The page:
Challenges and opportunities

The Framework Agreement sets out in its introduction the challenges and opportunities and more specifically, ‘The digital transformation brings clear benefits for employers, workers and jobseekers alike, in terms of new job opportunities, increased productivity, improvements in working conditions and new ways of organising work and improved quality of services and products. Overall, with the right strategies, it can lead to employment growth and job retention. The transition also comes with challenges and risks for workers and enterprises, as some tasks will disappear and many others will change. This requires the anticipation of change, the delivery of skills needed for workers and enterprises to succeed in the digital age. Others include work organisation and working conditions, work life balance and accessibility of technology, including infrastructure, across the economy and regions. Specific approaches are also needed for SMEs to embrace digitalisation in a way that is tailored to their specific circumstances.’[3]

In light of the above, examples of the challenges and opportunities faced by social dialogue in relation to the digital transformation in the workplace include:

  1. managing new employment opportunities Vs jobs that will be lost,
  2. tackling with new forms of work that are thus far unknown and unconventional,
  3. setting the training needs of the future to keep people employable,
  4. assisting SMEs in the transition era especially at company level,
  5. maintaining productivity and safeguarding work – life balance,
  6. dealing with health and safety issues that may arise.

Digitalisation is a process that will create employment opportunities and stipulate growth. It is undoubted that the introduction of new technology will render some traditional job positions void, thus leading to number of employees becoming redundant. The role of Social Partners will be to predict and assess the impact in time so as to find mutually accepted solutions to lessen the problem. It is necessary for the Social Partners to be trained sufficiently in order to be able to identify the challenges and have the capacity to manage them. Understanding new fields of economic activity and technology, will enable employer representatives and Trade Unions to better manage the changes.

Relevant research should be carried out and disseminated in order to raise awareness on the impact of technology. The research should first deal with an overview of workplace realities, then an assessment of how digitalisation falls in and then a check list of actions and follow up steps to be taken. Forming the guiding principles to approach the issue, will assist Social Partners in the process.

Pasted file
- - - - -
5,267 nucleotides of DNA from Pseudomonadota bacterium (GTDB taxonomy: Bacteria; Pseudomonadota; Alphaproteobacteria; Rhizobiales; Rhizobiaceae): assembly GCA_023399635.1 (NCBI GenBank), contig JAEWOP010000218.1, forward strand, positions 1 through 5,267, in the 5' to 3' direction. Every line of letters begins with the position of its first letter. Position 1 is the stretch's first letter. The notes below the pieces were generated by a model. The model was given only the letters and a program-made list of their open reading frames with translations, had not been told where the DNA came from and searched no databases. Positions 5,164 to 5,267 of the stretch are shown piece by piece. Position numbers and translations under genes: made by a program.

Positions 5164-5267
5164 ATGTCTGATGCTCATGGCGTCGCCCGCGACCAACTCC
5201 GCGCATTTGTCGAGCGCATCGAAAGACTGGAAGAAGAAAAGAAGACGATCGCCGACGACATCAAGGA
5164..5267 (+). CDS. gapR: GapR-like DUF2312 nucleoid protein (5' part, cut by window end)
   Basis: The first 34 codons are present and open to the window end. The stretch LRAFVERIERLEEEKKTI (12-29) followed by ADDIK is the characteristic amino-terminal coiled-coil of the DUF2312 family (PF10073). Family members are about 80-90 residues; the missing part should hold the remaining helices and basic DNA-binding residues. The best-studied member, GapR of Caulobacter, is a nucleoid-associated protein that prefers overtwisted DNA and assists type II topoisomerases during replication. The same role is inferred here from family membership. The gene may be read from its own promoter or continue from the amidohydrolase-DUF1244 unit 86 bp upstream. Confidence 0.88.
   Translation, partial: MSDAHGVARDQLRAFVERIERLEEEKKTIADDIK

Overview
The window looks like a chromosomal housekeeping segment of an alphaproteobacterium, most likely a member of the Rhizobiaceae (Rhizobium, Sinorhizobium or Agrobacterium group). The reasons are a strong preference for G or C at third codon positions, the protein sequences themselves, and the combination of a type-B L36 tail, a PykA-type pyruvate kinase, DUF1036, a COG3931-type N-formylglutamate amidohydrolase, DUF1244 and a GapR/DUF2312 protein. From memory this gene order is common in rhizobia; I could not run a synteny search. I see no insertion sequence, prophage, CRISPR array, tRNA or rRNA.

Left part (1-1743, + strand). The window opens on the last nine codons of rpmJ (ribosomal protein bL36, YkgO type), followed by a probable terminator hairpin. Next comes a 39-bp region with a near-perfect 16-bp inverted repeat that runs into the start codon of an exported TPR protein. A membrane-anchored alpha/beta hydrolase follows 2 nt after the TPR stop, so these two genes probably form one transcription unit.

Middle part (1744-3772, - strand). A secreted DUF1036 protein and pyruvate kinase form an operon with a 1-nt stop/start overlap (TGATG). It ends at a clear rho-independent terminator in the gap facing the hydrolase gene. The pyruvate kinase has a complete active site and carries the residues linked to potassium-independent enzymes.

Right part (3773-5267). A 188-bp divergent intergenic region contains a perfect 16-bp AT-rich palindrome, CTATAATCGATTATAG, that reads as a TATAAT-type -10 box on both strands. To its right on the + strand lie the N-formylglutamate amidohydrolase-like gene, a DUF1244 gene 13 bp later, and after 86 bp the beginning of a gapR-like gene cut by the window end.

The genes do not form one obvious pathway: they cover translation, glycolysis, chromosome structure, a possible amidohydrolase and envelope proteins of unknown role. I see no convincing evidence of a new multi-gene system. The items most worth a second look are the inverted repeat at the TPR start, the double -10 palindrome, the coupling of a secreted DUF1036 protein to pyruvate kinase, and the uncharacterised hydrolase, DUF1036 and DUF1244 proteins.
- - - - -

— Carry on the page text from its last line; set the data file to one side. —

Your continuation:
Towards this end, Social Partner Capacity Building programs and funding are considered a priority for Cyprus. It is noteworthy that Eurofound defines ‘capacity building’ as ‘the enhancement of the skills, abilities and powers of social partners to engage effectively at different levels (EU, national, regional, sectoral, company and establishment) in the following industrial relations processes: social dialogue, collective bargaining, (co-)regulating the employment relationship, tripartite and bipartite consultations, public policymaking and influencing public policymaking via advocacy’[4], exemplifying the wide spectrum of Social Partner activities, engagement and role.

New forms of employment have always been a controversial topic for the social dialogue agenda in Cyprus as trade unions have always been sceptical about flexible forms of employment. This has changed during the Covid-19 pandemic as a large number of employees were forced into telework in order to preserve public health. According to Eurostat, prior to the crisis, only 1,2% of Cypriots were working mostly from home.[5] Although there are no data on telework after 2020, it is acknowledged by all that the percentage of teleworkers has risen to unprecedented levels.

The sudden push into telework and its emergence as a needed form of employment, has forced the Social Partners to look into it more carefully so as to understand it better and take any measures necessary to adjust it to the real needs of both sides and normalise it. The challenges with the digital transformation will be to go through the process of evaluating new forms of employment as they arise and find ways to enable them and make them work.

In the area of setting the training needs for the future to keep people employable, the most important role will be that of the HRDauth as analysed previously. As the Framework Agreement sets out at the beginning of the relevant chapter, ‘the main objective is to prepare our current and future workforce and enterprises with the appropriate skills by continuous learning, to reap the real opportunities and deal with the challenges of the digital transformation in the world of work’. [6] Thus, any strategies designed will need to maintain their flexibility and reviewed on a frequent basis so as to keep them aligned with the real needs of the labour market. Social Partners should prioritise matters related to training, re-skilling and up-skilling to ensure all persons remain active and in employment. They should also aim under each review, to precisely identify the needs so that there is an actual return on the training investments made. A personalised approach should not be excluded from the agenda for people who want to follow specific paths.

According to the Cyprus Statistical Service, in 2019, 94.9% of businesses employed up to 9 persons, 4.3% employed 10 – 49 persons, 0.7% employed 50 -249 persons and a mere 0.1% employed more than 250 persons.[7] These demographics pose a certain challenge for the role of Social Partners as the largest number of companies are small and family owned and the impact can be abrupt and dispersed and not easily detected and managed. Also, due to company sizes, the cost, both monetary and in practice, of digitalisation is expected to be higher. Hence, the support to SMEs must be specific and targeted.